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Last Updated

04 Dec 2002

Source: Wall Street Journal, December 4, 2002.


A Pox on All Our Houses


It's difficult to say what is more horrifying: that terrorists may soon unleash a plague of smallpox on the world or that today's vaccines won't work against a disease that has historically killed up to a third of its victims and may now be bred into an even more lethal strain. The only difference between the two scenarios is less than comforting: The threat of a bioterror attack is real while the specter of a vaccine-resistant plague is, for the moment, only a nightmarish conjecture.

The virus that causes smallpox , variola, has been on the earth for at least three millennia. More than a century after vaccination began, the disease was still killing millions of people a year; for the 20th century alone estimates range up to 200 million dead.

We can only imagine their agony. In "The Demon in the Freezer," (Random House, 240 pages, $24.95) Richard Preston describes the symptoms of a man discovered to have had smallpox in Germany in 1969. What seemed at first like the flu was followed by red blotches, then blisters and boils, "like ball bearings embedded in the skin." The boils crusted over and the so-called cytokine storm began, the deadliest stage, when proteins released by the virus attack the immune system.

The good news is that the variola virus lives only in humans, so animals cannot shelter it against our assault. A global eradication program ended in 1977 with the last known case of naturally occurring smallpox . The program was successful in part because an army of vaccinators fanned out from each outbreak area to create a ring of immunization. Like a forest fire hitting a trench, the smallpox would hit a wall of vaccinated people in every direction and, denied a human vector, go no further.

Undetected for even a day, though, smallpox can spread like wildfire. The German patient described by Mr. Preston survived, but tiny fragments of the virus escaped through his hospital window. Nineteen people got smallpox; four of them died. Today, when virtually no one on the planet may be protected -- either our childhood immunizations have worn off or we were born after routine immunization stopped -- many millions of us could suffer the same fate.

Will we? Mr. Preston, the author of the bestseller "The Hot Zone," about an Ebola-virus outbreak, gives us reason to fear the worst. Officially there are two repositories of smallpox: freezers at the Centers for Disease Control in Atlanta and at Russia's State Research Center of Virology and Biotechnology near the Siberian city of Novosibirsk. But virtually nobody believes that's all there is out there.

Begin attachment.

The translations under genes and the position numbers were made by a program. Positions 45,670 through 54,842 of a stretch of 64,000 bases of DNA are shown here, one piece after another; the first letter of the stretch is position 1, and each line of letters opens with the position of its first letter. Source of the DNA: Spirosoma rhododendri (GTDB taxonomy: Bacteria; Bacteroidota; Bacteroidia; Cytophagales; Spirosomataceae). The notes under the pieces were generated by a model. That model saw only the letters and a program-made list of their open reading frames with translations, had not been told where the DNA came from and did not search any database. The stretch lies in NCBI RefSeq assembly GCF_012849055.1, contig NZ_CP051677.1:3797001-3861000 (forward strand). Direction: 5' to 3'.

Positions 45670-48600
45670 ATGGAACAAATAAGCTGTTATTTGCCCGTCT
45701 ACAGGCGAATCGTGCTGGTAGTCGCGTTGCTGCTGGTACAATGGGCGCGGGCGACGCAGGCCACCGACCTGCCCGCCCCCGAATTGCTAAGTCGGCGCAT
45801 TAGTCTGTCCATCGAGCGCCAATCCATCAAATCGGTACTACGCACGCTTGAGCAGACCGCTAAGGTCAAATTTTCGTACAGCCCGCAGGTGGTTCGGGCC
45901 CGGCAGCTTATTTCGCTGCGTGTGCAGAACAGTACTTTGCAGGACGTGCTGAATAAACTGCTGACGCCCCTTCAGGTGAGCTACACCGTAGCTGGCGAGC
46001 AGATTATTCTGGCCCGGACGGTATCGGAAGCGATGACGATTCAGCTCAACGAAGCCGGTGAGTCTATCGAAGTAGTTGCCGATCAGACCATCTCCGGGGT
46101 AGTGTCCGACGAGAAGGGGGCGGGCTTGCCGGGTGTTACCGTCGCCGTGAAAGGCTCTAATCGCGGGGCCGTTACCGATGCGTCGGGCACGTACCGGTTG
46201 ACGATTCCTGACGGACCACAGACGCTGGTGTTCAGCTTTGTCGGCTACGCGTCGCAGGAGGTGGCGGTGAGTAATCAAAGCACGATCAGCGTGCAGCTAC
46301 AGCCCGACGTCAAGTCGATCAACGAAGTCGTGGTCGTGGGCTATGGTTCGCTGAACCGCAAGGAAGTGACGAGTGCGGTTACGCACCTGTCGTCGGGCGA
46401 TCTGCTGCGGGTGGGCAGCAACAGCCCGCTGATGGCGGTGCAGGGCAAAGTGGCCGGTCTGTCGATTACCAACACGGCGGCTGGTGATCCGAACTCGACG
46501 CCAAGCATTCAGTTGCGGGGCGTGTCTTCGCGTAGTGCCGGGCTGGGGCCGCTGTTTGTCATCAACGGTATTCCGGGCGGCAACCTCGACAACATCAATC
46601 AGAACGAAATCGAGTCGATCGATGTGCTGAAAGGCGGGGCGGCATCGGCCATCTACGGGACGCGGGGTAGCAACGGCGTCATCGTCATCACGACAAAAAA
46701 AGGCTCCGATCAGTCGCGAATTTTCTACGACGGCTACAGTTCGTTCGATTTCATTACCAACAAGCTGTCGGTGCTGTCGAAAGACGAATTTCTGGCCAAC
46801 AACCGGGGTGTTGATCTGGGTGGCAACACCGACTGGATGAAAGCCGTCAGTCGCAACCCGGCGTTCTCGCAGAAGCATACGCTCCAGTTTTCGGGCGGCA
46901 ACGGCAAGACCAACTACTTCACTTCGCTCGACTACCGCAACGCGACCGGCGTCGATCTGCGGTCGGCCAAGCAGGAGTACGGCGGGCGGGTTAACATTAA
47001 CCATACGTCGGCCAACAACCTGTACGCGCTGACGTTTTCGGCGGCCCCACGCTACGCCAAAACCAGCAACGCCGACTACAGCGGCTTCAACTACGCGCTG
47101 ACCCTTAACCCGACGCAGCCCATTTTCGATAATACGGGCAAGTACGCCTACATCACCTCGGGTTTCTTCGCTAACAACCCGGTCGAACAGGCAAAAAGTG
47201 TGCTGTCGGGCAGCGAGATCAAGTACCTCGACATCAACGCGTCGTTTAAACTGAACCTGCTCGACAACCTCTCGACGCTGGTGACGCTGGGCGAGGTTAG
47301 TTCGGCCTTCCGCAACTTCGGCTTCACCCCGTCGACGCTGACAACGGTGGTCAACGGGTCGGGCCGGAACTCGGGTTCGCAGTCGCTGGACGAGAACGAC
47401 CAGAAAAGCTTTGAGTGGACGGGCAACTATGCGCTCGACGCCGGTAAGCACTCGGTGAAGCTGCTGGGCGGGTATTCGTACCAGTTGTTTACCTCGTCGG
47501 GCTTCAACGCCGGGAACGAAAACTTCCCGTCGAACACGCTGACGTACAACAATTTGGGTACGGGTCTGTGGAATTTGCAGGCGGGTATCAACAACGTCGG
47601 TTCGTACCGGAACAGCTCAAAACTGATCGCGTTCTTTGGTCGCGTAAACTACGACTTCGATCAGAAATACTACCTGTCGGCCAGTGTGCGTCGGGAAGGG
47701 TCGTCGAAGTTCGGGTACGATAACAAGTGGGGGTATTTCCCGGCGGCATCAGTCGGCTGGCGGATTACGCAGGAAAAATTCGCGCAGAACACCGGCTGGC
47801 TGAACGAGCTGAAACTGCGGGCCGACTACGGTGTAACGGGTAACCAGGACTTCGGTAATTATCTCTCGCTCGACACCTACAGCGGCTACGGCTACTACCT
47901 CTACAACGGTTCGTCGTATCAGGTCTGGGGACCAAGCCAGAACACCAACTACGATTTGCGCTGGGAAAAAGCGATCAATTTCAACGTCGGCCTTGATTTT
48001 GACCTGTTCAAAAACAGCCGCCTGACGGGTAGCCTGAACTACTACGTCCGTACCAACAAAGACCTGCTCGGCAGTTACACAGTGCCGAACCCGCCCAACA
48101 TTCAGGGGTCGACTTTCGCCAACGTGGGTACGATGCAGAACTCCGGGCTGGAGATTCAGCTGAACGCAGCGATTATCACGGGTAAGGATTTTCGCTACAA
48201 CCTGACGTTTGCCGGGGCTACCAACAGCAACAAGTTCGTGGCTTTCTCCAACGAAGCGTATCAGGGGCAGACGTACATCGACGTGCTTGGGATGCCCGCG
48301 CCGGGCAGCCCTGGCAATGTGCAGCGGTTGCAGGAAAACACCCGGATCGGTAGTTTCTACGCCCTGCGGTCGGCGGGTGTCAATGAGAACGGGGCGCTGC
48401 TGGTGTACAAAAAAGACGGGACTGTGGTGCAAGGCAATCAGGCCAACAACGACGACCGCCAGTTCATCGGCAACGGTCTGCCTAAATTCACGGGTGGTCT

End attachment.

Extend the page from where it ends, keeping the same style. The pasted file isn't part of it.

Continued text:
At the heart of Mr. Preston's book is an account of a Soviet bioweapons program that produced tons of smallpox and a missile system to deliver it anywhere. In 1991, a team of British and American officials were permitted to "inspect" the Soviet facilities, but with no great success. "They ran into the same problems that the United Nations inspectors would later run into in Iraq," writes Mr. Preston, including "denials, evasions, time-wasting bureaucracy." But they saw and heard enough to know that the Soviets were making weaponized smallpox in quantities sufficient to infect every person on the planet 1,000 times over.

And where is it all now? "Nobody seems to know," Mr. Preston writes. He quotes an American scientist who spent time at the Siberian facility: "The Russians themselves have told us that they lost control of their smallpox . They aren't sure where it went but they think it migrated to North Korea."

Then there's Iraq. The American microbiologist Richard O. Spertzel, who headed the U.N.'s biological-weapons inspection teams in Iraq in 1994-98, told Mr. Preston that he is sure the Iraqis have "seed stocks" of smallpox . When inspectors came upon evidence of a smallpox weapons program outside Baghdad, Iraq's top virus expert told them that his team was working on weaponized camel pox. Since that disease is harmless to humans, nobody believed him. The inspectors wanted to have the facility blown up, Mr. Preston explains, but the French nixed the idea.

David Koplow, a former Defense Department adviser on biological warfare, is worried, too. In "Smallpox : The Fight to Eradicate a Global Scourge," (University of California Press, 265 pages, $24.95) he chronicles the long campaign to end the disease and the debate over whether to preserve the smallpox samples that remain. He himself argues against making the virus extinct, for future generations may well "conjure uses for even noxious substances that we devalue today." Still, he notes, preservation requires an antibioterror regime, more strict and vigilant than the current one, to keep the virus out of the wrong hands.

Neither book ignores the most pressing question: What if somebody has developed a genetically engineered form of smallpox that can "crash through" all the vaccines, rendering them useless? A team of Australian researchers has shown how it can be done with a monkey pox. If it can be done with the human kind, then the only thing standing between us and disaster is excessive virulence: The weapon would probably kill the people who used it.

We don't know whether improved vaccines or promising antiviral drugs, like cidofovir, can protect us. Animal experiments suggest that we may be protected from even a "heated up" new form of smallpox if we are vaccinated within a few weeks of exposure. That's only a guess. There's no way to test these theories on healthy human subjects.

Ms. Smith is a member of the Journal's editorial board.